AFMA collects visual information from fishing vessels via observers and e-monitoring (cameras). As a result of this monitoring, we became aware of instances of inappropriate handling of fish bycatch. Instances of inappropriate handling include failure to promptly remove and discard bycatch species. For example, leaving bycatch on the deck for extended periods or failure to return bycatch to its natural environment promptly is considered mistreatment. Where bycatch is not discarded immediately due to operational or safety reasons, this is not considered as mistreatment.
AFMA is well known for international engagement and collaboration with countries in the region, and in February 2017 AFMA stepped up another level in this area. Two officers were deployed on board the French Marine Nationale Frigate Nivôse to patrol both the French and Australian exclusive economic zones and territorial seas in the Southern Ocean.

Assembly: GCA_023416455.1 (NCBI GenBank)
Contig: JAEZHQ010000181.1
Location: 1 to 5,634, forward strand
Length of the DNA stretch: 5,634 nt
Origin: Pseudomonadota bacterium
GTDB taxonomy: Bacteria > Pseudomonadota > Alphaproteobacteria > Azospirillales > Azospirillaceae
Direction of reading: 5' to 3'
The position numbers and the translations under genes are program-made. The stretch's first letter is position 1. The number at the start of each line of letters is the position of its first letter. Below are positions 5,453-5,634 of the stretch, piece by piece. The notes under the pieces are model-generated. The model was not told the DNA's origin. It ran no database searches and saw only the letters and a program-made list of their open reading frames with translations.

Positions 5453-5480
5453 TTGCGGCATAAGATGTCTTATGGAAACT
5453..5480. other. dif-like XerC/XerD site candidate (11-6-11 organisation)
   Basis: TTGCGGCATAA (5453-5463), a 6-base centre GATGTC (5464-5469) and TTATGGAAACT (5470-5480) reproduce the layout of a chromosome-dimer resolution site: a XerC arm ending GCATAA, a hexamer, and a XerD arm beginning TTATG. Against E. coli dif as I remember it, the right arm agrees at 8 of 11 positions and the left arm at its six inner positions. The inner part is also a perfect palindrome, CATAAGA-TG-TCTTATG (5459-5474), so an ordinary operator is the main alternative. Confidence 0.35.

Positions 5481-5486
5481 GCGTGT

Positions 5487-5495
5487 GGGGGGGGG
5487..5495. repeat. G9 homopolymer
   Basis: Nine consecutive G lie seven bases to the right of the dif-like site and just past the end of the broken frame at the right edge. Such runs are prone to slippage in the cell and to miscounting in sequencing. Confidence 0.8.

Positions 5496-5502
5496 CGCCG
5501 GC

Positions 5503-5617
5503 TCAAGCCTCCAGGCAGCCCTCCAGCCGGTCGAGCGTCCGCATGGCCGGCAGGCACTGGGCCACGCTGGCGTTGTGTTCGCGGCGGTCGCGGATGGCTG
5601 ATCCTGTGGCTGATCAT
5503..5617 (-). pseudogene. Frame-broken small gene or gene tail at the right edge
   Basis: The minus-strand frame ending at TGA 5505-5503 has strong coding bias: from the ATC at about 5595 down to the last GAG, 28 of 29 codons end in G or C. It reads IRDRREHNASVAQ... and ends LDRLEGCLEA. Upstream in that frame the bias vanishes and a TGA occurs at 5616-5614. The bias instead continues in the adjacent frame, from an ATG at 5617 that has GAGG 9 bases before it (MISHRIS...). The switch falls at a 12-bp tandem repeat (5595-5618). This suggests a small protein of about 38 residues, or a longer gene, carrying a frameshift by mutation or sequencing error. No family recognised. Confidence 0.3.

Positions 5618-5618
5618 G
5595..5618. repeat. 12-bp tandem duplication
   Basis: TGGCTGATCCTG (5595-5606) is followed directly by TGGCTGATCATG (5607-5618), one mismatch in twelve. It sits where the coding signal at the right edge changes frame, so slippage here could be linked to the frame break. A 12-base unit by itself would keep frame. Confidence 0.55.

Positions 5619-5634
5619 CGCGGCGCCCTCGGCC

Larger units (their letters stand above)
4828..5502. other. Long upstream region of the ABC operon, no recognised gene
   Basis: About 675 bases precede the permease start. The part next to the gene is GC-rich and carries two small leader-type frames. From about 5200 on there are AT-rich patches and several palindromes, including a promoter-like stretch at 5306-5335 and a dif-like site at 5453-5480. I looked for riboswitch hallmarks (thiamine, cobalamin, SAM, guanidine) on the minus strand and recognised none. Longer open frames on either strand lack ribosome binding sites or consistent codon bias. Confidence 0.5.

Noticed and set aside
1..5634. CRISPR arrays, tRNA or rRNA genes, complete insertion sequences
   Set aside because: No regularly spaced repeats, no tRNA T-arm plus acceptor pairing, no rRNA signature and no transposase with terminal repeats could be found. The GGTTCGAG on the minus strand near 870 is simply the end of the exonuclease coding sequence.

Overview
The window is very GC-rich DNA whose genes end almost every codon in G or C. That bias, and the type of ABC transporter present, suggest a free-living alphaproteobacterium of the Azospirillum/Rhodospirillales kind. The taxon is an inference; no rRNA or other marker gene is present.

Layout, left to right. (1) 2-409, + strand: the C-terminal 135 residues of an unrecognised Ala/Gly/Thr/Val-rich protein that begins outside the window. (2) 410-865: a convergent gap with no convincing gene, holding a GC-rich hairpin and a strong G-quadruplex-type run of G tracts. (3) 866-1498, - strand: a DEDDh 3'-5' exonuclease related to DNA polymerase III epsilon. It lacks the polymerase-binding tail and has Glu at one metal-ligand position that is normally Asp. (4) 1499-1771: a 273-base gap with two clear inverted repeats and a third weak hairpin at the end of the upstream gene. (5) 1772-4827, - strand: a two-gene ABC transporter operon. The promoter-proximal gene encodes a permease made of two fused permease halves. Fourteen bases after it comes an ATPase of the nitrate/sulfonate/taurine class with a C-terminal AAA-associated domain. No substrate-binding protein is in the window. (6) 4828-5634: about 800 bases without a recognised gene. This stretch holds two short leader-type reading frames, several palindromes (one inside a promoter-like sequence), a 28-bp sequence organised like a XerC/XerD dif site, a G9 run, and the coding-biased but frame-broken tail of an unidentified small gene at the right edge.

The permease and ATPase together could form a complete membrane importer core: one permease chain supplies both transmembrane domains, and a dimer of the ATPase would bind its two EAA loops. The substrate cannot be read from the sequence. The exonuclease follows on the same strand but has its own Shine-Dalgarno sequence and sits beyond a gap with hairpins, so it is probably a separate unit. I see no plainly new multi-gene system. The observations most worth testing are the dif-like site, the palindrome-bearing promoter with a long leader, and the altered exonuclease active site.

In addition, two AFMA officers were working with the Pacific Islands Forum Fisheries Agency in Suva, Fiji assisting in conducting practical assessments on the Certificate IV – Fisheries Enforcement and Compliance Foundation Officers Course. Two AFMA officers were also embarked on the United States Coast Guard Cutter ‘Sequoia’ targeting illegal, unreported and unregulated fishing in the Exclusive Economic Zone of the Federated States of Micronesia. They were accompanied by an officer from Federated States of Micronesia’s National Police, a Mandarin interpreter from the United States Marine Corp and a Vessel Monitoring System analyst from the United States Coast Guard. This was the fourth United States Coast Guard-AFMA patrol of its kind in the past twelve months.
These activities continue to build on the strong relationships that AFMA has with our regional partners, and our officers continue to share their expertise and support other nations to combat illegal, unreported and unregulated fishing in the region.
AFMA officer (first on left) on board US Coast Guard Sequoia in Guam. Photo courtesy: AFMA